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Doors to legal marijuana flung open in Amherst


Still some concerns expressed by residents

AMHERST, N.S – Purchasing pot in Canada, and Amherst, is no longer a felony. It’s legal.

“After so many years of it being illegal we can finally buy it legally,” said Amherst’s Brandon Davidson.

Davidson was fourth in line at the Amherst NSLC store on Wednesday, Oct. 17, waiting for the doors to open at 10 a.m.

“I’m hoping to buy a high-quality, energetic product,” he said.

Davidson started smoking marijuana for medicinal purposes in February.

“I’m pretty new to it.”

He believes legalization will help normalize pot use.

“Buying it legally will help people move past the stigma and stereotypes surrounding marijuana,” said Davidson.

Despite the fact marijuana can be bought at NSLC stores, Davidson believes private dispensaries should be allowed to operate as well.

“For the NSLC to monopolize sales isn’t a good thing.”

With that said, he believes the black market will still play a role.

“It’s easier and cheaper,” he said.

With legalization, Canadians can grow four pot plants per household.

“I might grow some in the future but it’s a hard task to grow it. You can’t just plant it and water it,” he said.

Now that marijuana sales are legal at the NSLC, does he have concerns that teens, and kids, will see the drug as safe?

“Legalizing marijuana and teaching people the dangers of it is the best way to do it, but I do think the government needs to do more research and inform people better,” said Davidson. “I hope people moderate their use and keep safe and avoid the dangers, because there are dangers.”

RULES AND REGULATIONS

John Reid owns and operates a convenience store in Joggins. He was in the parking lot waiting for his son to buy marijuana.

“I never thought I’d see the day when I'd bring my son to buy weed,” said Reid. “It’s not why we came to town, but we were here and he wanted to stop in and buy his first legal joint, so I said, ‘Go ahead.’”

Reid isn’t concerned about adults buying marijuana but, as a retailer, he does question the rules and regulations surrounding the sale of marijuana.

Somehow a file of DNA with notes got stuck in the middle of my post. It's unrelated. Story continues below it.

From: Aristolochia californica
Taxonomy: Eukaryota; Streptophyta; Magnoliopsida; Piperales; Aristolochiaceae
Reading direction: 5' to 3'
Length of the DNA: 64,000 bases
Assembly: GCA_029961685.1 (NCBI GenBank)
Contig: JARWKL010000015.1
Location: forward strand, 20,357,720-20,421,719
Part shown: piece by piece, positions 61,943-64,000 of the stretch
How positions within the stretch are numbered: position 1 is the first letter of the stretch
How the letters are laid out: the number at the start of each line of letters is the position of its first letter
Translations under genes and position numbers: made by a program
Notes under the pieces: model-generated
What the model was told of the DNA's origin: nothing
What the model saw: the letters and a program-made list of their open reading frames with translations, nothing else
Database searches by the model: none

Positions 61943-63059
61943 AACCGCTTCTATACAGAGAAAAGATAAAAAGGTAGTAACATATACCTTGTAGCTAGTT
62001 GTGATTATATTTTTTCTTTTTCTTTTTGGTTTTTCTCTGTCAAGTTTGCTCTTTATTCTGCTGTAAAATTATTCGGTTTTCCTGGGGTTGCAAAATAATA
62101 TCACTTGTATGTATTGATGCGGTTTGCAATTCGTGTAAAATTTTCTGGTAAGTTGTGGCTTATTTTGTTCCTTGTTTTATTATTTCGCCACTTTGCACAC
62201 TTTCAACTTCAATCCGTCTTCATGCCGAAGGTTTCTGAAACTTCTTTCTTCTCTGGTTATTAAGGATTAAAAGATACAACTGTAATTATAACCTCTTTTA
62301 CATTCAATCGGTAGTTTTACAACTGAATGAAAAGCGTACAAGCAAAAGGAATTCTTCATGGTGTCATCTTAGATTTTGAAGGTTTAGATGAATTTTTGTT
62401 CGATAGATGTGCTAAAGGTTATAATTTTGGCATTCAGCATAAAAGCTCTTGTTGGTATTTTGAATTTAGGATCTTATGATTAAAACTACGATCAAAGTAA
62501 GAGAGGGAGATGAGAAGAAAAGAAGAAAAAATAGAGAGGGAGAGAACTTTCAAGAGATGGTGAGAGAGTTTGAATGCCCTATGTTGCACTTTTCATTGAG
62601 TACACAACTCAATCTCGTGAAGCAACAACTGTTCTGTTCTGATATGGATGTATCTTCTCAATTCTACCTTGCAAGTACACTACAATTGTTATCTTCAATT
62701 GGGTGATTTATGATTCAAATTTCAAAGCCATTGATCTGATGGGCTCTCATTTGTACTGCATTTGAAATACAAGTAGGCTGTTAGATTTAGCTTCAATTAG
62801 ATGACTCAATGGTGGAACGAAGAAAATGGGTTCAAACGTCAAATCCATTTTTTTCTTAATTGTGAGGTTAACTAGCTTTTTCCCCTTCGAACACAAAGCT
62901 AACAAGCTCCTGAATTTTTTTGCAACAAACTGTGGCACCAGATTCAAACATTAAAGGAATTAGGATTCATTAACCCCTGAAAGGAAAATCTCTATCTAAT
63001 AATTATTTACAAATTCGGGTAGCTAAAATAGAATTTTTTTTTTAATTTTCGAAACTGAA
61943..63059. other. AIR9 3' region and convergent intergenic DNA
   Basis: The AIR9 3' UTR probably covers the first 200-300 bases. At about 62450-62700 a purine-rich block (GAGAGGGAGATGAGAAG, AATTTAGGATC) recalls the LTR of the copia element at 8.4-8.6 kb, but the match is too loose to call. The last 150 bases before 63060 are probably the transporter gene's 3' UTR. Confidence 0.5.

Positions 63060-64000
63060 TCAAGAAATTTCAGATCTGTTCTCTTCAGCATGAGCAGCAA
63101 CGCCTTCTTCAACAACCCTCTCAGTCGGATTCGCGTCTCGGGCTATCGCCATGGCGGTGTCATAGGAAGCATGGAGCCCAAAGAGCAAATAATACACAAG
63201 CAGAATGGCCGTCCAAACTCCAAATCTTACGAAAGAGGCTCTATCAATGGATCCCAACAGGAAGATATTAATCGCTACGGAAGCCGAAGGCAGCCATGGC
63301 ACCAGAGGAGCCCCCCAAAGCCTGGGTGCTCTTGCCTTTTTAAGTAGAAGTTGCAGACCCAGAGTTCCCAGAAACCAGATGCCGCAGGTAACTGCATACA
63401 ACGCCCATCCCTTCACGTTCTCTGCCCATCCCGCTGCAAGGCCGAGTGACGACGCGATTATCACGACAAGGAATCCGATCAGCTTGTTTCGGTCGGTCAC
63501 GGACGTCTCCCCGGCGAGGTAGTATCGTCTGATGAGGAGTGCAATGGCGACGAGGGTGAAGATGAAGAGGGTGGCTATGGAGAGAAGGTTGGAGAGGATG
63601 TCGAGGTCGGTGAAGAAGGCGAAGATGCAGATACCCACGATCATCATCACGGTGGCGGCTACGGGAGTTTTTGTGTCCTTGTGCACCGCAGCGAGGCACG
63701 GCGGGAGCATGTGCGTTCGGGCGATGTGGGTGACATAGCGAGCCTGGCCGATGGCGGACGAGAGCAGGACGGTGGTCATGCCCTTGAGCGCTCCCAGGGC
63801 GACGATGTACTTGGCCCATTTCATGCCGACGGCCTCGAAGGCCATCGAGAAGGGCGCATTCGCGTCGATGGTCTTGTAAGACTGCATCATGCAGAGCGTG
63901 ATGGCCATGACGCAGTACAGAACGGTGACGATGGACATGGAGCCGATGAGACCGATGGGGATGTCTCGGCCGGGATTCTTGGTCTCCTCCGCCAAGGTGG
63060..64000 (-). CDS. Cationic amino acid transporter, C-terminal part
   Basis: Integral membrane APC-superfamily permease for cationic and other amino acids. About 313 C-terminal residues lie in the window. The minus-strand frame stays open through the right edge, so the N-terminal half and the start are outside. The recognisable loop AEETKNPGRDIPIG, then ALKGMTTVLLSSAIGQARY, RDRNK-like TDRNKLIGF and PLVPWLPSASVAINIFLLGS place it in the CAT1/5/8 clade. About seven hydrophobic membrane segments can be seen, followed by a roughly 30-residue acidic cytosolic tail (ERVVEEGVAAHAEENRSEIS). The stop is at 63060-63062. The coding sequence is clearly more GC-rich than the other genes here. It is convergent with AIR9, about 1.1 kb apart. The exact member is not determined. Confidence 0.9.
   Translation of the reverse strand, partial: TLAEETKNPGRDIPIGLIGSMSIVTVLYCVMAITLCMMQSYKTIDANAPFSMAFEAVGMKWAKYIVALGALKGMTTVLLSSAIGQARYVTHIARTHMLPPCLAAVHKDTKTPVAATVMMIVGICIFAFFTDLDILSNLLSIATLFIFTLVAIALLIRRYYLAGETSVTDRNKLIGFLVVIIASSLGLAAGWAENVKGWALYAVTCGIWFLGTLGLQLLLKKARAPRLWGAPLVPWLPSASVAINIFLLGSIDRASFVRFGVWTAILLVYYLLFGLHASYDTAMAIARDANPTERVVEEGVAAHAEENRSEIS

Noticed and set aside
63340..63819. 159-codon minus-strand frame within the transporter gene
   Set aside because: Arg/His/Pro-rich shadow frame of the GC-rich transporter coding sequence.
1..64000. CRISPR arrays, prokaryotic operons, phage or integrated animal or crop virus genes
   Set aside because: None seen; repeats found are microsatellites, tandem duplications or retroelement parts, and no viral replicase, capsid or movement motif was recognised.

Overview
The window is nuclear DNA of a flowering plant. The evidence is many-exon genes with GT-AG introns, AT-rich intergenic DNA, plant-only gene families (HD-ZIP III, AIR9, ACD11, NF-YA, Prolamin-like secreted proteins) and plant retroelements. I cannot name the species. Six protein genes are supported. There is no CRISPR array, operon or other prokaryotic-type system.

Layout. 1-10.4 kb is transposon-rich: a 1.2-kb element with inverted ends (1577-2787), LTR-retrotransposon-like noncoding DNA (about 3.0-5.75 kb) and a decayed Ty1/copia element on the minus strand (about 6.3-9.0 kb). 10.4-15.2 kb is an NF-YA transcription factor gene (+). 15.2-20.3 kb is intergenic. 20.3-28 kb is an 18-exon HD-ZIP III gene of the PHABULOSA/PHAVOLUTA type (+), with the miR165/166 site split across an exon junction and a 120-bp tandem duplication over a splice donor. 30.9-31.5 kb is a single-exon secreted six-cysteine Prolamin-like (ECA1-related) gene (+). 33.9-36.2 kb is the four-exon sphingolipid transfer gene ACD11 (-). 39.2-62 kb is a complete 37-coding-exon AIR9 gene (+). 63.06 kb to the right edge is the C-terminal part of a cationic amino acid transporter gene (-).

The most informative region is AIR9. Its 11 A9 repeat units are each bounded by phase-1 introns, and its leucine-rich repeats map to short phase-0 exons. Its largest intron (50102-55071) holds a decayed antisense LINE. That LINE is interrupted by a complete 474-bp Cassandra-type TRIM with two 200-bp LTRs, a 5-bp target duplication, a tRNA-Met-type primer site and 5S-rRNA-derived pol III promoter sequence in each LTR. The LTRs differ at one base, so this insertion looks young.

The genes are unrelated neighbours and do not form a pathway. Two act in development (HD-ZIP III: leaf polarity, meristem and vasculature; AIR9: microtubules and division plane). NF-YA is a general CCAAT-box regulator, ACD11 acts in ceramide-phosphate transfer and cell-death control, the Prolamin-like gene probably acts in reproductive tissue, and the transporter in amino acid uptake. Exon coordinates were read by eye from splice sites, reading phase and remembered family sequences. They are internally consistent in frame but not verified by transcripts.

“I can’t sell a menthol cigarette or a rum-flavoured cigar, yet, you can go in and buy a wide variety of marijuana. Where’s the logic in that?” asked Reid. “And what about all these varieties of marijuana candies and the gummy bears they’re going to make for the younger generation? That’s one of my biggest concerns.”

He wonders if the government has its priorities straight.

“You buy a bottle of aspirin and there’s a page and a half of side effects listed on it, but you buy weed and there’s no instructions with it,” said Reid. “Also, they’ve taken Gravol and cough medicine off the shelves because of rules and regulations. Some things are over-regulated and some things are under-regulated.”

He also believes more should be done to educate people about the use of marijuana.

“I’ve been following the ads in the paper and trying to educate myself on it but I’ve never seen anything educating people on the long-term effects, both positive and negative,” said Reid. “I think they could do more on that.”

THE PURCHASE

Davidson and his friend Evan Cassie-Stone said buying pot at NSLC was an enjoyable experience.

“The guys are really knowledgeable and really friendly. They have everything set up really well,” said Cassie-Stone.

The product is divided into different states of mind.

“With alcohol, it depends on what you want to taste, with this, it’s divided on how you want to feel,” said Cassie-Stone. “They have it divided into whether you want to relax, have the munchies and listen to music, if you want to sit on the couch and think, or if you just want to have good time.”

Caisse-Stone purchased one gram of the Shishkaberry, and Davidson purchased one gram the Ultra Sour and one gram the Chocolate Fondue.

Like Davidson, Caisse-Stone also hopes legalization will erase stigmas surrounding people who smoke pot.

“The more information put out there, the more people will learn about it, and the more it will be accepted,” he said.

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